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A-1 Diplomats

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A-1 Diplomats
A-1 Visa-Diplomats 

 

Diplomatic applicants must meet specific requirements to qualify for a diplomatic (A) visa under immigration law. The consular officer will determine whether you qualify for the visa. For an A-1 or A-2 visa, you must be traveling to the United States on behalf of your national government to engage solely in official activities for that government. The fact that there may be government interest or control in a given organization is not in itself the defining factor in determining if you qualify for an A visa; the particular duties or services that will be performed must be governmental in character or nature, as determined by the United States Department of State, in accordance with U.S. immigration laws. Government officials traveling to the United States to perform non-governmental functions of a commercial nature, or traveling as tourists, require the appropriate visa, and do not qualify for A visas.

Qualified A visa applicants traveling to the United States for assignments of less than 90 days will be issued visas annotated "TDY" (temporary duty).

Local Government and European Union Officials
Local government officials representing their state, province, borough, or other local political entity do not qualify for A visa status; they require a B visa.

 

 

 

 

 

How to Apply - Required Documentation

As part of the visa application process, when applying abroad, an interview at the embassy consular section is required for most visa applicants. Embassies and consulates generally do not require an interview for those applying for A-1 and A-2 visas; however, a consular officer can request an interview. Please contact the U.S. Embassy or Consulate in your home country for more information.

Personal employees, attendants and servants of A visa holders, that is, applicants for A-3 visas, are required to be interviewed. Additionally, as part of the visa interview, an ink-free, digital fingerprint scan will be quickly completed.

Visa application forms should be delivered to the embassy or consulate in the country in which you are a resident. Each applicant and any accompanying persons, must submit the forms and documentation as explained below:

  • Online Nonimmigrant Visa Electronic Application, Form DS-160. Visit our DS-160 webpage to learn more about the DS-160 online process.
  • An application for A, G, and NATO Visa, Form DS-1648(ONLY for A-1 and A-2 visa applicantsapplying in the U.S., including in cases of change of status, or those working at the United Nations, the DS-1648 should be submitted instead of DS-160). This application must be completed and submitted online by selecting DS-1648 Online: New Application for A, G, or NATO Visa (Applying in the United States only), and then submitting the confirmation page generated at the end of the application, affixed with the Embassy, mission, or organization seal. The non-electronic form DS-1648 is NOT accepted.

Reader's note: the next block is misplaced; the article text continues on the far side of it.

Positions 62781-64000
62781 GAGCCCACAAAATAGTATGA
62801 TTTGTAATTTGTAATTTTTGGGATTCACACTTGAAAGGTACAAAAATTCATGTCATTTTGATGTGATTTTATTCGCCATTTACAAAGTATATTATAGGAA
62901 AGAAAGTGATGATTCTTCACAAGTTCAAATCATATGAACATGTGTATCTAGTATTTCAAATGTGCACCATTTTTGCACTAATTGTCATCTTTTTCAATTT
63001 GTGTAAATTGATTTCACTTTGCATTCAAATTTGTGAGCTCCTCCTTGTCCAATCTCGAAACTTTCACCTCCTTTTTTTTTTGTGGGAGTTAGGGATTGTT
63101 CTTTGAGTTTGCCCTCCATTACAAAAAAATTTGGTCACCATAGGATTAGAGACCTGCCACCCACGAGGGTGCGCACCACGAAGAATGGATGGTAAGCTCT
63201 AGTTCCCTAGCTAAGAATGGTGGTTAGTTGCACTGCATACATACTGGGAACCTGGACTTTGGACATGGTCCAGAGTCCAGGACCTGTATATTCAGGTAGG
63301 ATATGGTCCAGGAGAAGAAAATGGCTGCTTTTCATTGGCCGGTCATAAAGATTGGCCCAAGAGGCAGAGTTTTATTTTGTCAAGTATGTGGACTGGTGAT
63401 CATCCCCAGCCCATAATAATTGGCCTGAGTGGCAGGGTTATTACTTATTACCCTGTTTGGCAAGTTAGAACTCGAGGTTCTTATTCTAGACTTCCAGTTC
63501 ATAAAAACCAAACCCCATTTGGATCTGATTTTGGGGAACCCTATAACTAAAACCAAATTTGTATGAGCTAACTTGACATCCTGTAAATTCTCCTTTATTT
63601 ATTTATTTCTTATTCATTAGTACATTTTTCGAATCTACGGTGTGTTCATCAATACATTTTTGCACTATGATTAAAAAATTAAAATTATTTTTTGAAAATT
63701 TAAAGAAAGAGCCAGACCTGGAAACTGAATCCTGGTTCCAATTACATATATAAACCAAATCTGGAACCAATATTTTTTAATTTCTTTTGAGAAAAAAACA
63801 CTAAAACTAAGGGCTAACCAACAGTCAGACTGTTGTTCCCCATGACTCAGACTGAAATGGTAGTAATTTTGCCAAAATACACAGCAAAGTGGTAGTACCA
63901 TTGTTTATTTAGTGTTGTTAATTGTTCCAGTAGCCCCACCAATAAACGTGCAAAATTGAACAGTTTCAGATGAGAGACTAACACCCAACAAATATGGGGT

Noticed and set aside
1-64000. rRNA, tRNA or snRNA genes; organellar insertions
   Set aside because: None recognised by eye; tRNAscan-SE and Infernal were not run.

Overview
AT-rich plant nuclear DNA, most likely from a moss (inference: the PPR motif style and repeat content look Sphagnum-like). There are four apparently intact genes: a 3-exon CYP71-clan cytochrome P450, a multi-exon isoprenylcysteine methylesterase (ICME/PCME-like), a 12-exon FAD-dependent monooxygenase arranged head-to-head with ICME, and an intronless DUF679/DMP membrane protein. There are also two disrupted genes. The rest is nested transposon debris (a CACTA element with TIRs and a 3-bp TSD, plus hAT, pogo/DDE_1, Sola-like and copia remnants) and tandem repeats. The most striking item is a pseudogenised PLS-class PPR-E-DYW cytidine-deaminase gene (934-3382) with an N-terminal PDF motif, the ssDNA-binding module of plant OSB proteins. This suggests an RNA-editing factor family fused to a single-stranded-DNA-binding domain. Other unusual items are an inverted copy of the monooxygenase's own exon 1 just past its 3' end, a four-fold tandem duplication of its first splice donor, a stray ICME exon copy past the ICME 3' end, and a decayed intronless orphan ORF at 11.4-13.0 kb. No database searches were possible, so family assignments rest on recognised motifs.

• A diplomatic note. The diplomatic note is written confirmation by the sending government of the applicant’s status. A-3 applicants must also have a diplomatic note included with their applications to confirm the official status of employers.
  • A passport valid for travel to the United States and with a validity date at least six months beyond the applicant’s intended period of stay in the United States (unless country-specific agreements provide exemptions).
  • Onephotograph - You will upload either a scanned or digital photograph to your Form DS-160 or DS-1648 that meets the format requirements explained in the Photograph Requirements, under Applicants using Form DS-160 or Form DS-1648. If the photo upload function fails, continue trying to upload until the application allows you to proceed without a photo. Then, submit one 2x2 inch color photograph that meets requirements explained in the Photograph Requirements, stapled or glued to the online DS-160 or DS-1648 confirmation page ONLY if the confirmation page has an X in the box where the uploaded photo should appear. If the confirmation page includes a photo image, then the photo upload function has succeeded and no separate print photograph is required.